How we use technology at Kilvington

Every day there seems to be a different news articles on the perils of exposing our children to technology. Whether it be too much screen time or a decline in traditional skills such as handwriting, parents are bombarded with many negative messages often lacking in context and without any positive views to add balance.

A recent article in The Age  highlighted technology use in Australian schools and OECD research on the effect of technology in improving (or not) academic performance.

“Schools adopting technology in the classroom would fail to improve results if teachers were stuck in “20th century teaching practices”.

“If students use smartphones to copy and paste prefabricated answers to questions, it is unlikely to help them to become smarter,” the report said.

“Technology can amplify great teaching but great technology cannot replace poor teaching. ”

As Kilvington is as a leading school in IT, we felt it was important to share our thoughts on technology in the classroom and how we are adapting to an ever-changing teaching environment.

Our approach to the use of technology (or any resource for that matter) within the curriculum is to support, consolidate, engage, differentiate and extend. Technology is not the focus but one of many tools (eg. soccer ball, pastel crayon, trundle wheel, test tube) that we can use to assist in providing teaching and learning of the highest quality.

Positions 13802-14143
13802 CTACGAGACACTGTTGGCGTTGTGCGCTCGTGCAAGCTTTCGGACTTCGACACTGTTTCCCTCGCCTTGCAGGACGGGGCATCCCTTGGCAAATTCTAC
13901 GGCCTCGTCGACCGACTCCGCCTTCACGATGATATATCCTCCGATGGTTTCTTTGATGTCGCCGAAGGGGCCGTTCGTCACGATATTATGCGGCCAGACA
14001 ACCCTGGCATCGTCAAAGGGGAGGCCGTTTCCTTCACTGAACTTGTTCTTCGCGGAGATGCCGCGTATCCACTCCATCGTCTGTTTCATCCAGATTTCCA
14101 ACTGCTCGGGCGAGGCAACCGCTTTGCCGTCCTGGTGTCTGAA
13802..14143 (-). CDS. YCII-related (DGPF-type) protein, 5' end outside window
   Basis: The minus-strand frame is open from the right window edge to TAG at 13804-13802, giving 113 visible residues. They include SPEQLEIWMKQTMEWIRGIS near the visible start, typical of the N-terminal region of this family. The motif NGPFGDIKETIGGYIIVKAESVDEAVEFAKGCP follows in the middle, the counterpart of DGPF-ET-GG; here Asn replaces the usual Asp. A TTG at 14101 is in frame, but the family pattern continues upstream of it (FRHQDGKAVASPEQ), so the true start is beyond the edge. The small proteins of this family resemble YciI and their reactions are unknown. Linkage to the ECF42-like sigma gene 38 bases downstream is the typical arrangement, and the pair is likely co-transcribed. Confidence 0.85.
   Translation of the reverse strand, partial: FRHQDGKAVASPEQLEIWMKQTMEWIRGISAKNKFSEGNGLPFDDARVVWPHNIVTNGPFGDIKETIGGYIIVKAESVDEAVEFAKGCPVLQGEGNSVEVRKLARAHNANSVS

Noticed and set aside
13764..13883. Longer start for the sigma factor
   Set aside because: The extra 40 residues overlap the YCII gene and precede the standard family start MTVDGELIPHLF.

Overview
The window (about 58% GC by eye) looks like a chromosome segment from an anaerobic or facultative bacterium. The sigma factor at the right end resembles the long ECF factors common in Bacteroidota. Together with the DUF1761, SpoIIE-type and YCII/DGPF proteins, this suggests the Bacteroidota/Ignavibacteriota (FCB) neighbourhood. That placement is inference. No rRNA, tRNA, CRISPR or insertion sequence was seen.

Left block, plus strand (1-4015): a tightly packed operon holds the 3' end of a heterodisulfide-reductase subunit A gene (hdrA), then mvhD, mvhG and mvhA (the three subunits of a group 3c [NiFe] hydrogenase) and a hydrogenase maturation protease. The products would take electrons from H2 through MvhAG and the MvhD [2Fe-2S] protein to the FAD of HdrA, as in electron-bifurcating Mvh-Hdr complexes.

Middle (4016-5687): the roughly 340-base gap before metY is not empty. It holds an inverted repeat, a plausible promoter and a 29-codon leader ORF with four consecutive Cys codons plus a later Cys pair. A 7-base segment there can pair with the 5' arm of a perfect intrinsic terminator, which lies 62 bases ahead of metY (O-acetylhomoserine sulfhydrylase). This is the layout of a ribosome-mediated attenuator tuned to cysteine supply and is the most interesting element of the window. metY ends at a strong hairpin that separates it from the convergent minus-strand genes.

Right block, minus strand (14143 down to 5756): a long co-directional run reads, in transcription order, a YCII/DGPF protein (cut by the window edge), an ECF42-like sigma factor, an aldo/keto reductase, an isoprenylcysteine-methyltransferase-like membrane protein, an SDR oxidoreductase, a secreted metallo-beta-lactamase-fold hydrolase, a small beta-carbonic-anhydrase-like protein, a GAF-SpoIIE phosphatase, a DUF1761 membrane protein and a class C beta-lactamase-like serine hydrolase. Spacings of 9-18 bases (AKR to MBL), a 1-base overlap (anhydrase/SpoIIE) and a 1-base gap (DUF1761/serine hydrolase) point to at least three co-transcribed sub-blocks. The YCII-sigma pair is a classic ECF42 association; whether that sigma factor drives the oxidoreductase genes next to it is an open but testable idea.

Excel_Curriculum

Rather than get caught up in whether IT will improve student outcomes, we prefer to put our time and energy into improving the quality of our teaching which is ably supported by IT amongst many, many other resources, tools, activities and events.

We are fortunate to have Kirsty Watts in the role of Dean of e-Learning. As part of her remit, Kirsty’s job involves:

•     Ensuring that curriculum programs are appropriately integrated and resourced to support learning  technology initiatives.
•     Providing ongoing eLearning professional development to teachers to advance their skills and classroom practices using technology.
•     Working with students to provide support and, where appropriate, instruction to promote effective use of the rich technology offering at Kilvington.
•     Being proactive about researching the broader education community involving the use of technology around the world.

It is this proactivity that led to us becoming the first school in Australia to host the highly successful Code Avengers Code Camp in the September school holidays. We want our students to be fully prepared for the fast-paced digital world into which they will embark on their careers (If you want to know why coding is so important then read this recent blog post).

We can’t and shouldn’t avoid using technology in the classroom, but it must support the curriculum, its learning intentions and our wider goal of developing the critical thinking skills of our students so that they can understand the benefits of technology and assess for themselves the suitability of using it at any given point in their project.

Don’t forget to read our post on what makes a good teacher!